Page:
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: Online predators will often feel out a situation before asking for more information.

If you shut it down early, they're likely to give up.

Although only 9 percent of kids get unwanted sexual solicitation online, and only 4 percent of predators try to make offline contact, it's important to take precautions.

We're not always going to be with our kids, and -- as painful as it sometimes is -- we can't control everything. We can start with safeguards such as avoiding apps that make contact with strangers easy (such as Kik and Tinder), keeping accounts private, and setting limits on where and when your teen can use a device (as in, not alone in their room at night).

As parents we know this takes a lot of repetition, usually until our kids roll their eyes and say, "I KNOW!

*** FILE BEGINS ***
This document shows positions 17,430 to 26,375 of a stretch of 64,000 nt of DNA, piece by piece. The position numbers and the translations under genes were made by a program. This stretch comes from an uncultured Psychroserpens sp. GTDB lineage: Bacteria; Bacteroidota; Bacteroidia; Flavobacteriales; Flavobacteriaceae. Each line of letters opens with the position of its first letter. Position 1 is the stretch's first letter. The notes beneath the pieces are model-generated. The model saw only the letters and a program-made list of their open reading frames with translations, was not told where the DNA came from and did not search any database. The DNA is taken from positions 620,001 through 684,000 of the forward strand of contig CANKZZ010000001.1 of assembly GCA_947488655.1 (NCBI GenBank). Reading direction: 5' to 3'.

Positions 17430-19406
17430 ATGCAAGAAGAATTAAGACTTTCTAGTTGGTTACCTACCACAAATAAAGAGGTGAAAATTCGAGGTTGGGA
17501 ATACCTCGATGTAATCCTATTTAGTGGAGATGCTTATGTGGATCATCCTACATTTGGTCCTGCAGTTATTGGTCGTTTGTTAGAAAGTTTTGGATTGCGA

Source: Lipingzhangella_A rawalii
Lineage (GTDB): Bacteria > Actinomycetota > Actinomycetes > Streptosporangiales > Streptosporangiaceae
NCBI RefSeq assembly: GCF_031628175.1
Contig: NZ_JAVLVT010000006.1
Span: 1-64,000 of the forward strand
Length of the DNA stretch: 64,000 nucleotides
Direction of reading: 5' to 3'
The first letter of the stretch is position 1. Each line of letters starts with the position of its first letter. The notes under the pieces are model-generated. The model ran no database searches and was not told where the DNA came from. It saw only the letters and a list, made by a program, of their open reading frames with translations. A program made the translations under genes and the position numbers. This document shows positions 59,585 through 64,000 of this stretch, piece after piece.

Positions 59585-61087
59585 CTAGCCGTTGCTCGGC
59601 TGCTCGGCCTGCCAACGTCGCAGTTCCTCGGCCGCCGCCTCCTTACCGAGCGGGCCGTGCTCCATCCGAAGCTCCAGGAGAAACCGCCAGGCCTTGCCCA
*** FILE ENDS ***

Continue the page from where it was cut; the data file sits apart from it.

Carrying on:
" Also, it can be complicated: Teens want to be liked and belong, so positive attention from someone can be really compelling.

It's better to block than to be nice and better to be safe than to be sweet.

Make sure to acknowledge that they might already have many of these skills, so this could be a chance to show them off.

Feel free to run through this script verbatim or riff -- whatever works for you!

Teens who share sexy pictures or lots of personal information online are more at risk to be approached by online predators.

: It's hard (and great) for your kid to practice setting boundaries.

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